- Do you want to host the tool/service on your own platforms and within your walls or do you prefer to find a hosted service that requires no hardware/software on your end to setup? Can you run your mock “in the cloud?” Do you want the option to run locally on hardware/software we procure and/or also the option to run in the cloud?
- What types of data do you need to communicate in the mock? Again, our project just needed to have the service mock provide JSON. Solutions vary in offering JSON, XML, HTML, plain text, and other MIME types.
- All the tools/services I explored offered HTTP solutions, but do you need to communicate via HTTPS or other protocol (SMTP, FTP, etc.)?
- Do you need to provide for a certain degree of security – even in your mocking? Again HTTPS, OAuth, or other security protocol exchanges usually require more infrastructure and/or setup.
- How much sophistication/intelligence does the mock have to have? Can it just respond with a static JSON response, for example? Or does it need to be able to at least do some intelligent work in looking at some piece of request data and make a response selection?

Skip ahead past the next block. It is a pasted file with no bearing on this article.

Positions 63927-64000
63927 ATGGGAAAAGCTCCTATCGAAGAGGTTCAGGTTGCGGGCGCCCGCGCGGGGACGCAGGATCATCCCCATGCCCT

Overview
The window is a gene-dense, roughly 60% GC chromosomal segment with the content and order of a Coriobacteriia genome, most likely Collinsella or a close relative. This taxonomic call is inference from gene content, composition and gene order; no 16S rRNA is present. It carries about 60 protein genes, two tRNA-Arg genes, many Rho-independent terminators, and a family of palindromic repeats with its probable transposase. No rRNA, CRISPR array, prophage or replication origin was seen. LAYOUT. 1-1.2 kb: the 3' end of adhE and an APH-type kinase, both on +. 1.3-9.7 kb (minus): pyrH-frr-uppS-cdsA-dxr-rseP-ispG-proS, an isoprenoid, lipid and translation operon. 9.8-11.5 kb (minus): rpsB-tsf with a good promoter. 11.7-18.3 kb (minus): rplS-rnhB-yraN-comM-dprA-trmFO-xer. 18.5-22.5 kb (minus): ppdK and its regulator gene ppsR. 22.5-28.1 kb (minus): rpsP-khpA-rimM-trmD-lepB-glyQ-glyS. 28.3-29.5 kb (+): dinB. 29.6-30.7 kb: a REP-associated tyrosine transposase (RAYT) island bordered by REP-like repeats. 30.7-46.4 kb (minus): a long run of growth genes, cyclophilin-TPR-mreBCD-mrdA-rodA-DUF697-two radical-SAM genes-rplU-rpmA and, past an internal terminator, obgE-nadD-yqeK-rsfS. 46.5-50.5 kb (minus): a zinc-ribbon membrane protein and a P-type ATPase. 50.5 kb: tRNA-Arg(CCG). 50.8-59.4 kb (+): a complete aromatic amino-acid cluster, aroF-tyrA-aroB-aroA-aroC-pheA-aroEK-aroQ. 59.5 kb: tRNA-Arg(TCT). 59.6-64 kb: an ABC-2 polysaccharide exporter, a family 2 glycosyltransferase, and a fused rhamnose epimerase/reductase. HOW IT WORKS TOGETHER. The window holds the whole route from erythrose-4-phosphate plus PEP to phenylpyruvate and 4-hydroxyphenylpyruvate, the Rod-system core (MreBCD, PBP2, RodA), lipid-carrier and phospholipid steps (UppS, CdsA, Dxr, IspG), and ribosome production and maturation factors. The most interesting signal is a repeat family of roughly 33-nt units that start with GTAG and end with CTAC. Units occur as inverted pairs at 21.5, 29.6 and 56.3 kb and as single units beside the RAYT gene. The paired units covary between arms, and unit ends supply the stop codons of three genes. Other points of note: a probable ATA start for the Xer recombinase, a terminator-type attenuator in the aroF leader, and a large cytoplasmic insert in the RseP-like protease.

Typically, the key here is your service mock should be quick and easy! That is quick to setup and operate while easy to pay for. Spending too much to get something up and running that is just a stand-in for the actual service would usually be a waste of time and money.
In our case, we need something that was cheap (as in free), required no hardware/software on our end, generally unsophisticated in its responses, and responded with HTTP (although HTTPS would have been nice). Happily, there were many options to meet our need readily available in the cloud.
Service Mock – Hosted/Cloud Providers